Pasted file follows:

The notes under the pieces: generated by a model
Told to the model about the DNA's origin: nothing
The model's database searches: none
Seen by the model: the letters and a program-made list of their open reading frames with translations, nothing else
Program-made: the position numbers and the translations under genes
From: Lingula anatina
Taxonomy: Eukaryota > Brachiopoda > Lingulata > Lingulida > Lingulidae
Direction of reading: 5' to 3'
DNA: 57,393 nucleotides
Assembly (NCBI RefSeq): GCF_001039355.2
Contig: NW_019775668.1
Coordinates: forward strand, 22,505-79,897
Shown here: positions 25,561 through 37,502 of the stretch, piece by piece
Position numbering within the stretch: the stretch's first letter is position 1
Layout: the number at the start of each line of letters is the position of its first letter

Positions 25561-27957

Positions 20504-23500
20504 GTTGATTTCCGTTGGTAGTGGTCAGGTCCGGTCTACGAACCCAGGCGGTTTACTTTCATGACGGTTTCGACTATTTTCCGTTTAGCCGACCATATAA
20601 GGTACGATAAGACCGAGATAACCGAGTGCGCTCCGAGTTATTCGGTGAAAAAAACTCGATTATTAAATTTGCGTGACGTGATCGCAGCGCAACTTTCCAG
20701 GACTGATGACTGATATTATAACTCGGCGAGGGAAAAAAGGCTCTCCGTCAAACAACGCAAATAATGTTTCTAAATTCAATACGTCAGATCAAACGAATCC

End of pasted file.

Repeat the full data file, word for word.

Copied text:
The notes under the pieces: generated by a model
Told to the model about the DNA's origin: nothing
The model's database searches: none
Seen by the model: the letters and a program-made list of their open reading frames with translations, nothing else
Program-made: the position numbers and the translations under genes
From: Lingula anatina
Taxonomy: Eukaryota > Brachiopoda > Lingulata > Lingulida > Lingulidae
Direction of reading: 5' to 3'
DNA: 57,393 nucleotides
Assembly (NCBI RefSeq): GCF_001039355.2
Contig: NW_019775668.1
Coordinates: forward strand, 22,505-79,897
Shown here: positions 25,561 through 37,502 of the stretch, piece by piece
Position numbering within the stretch: the stretch's first letter is position 1
Layout: the number at the start of each line of letters is the position of its first letter

Positions 25561-27957

Positions 20504-23500
20504 GTTGATTTCCGTTGGTAGTGGTCAGGTCCGGTCTACGAACCCAGGCGGTTTACTTTCATGACGGTTTCGACTATTTTCCGTTTAGCCGACCATATAA
20601 GGTACGATAAGACCGAGATAACCGAGTGCGCTCCGAGTTATTCGGTGAAAAAAACTCGATTATTAAATTTGCGTGACGTGATCGCAGCGCAACTTTCCAG
20701 GACTGATGACTGATATTATAACTCGGCGAGGGAAAAAAGGCTCTCCGTCAAACAACGCAAATAATGTTTCTAAATTCAATACGTCAGATCAAACGAATCC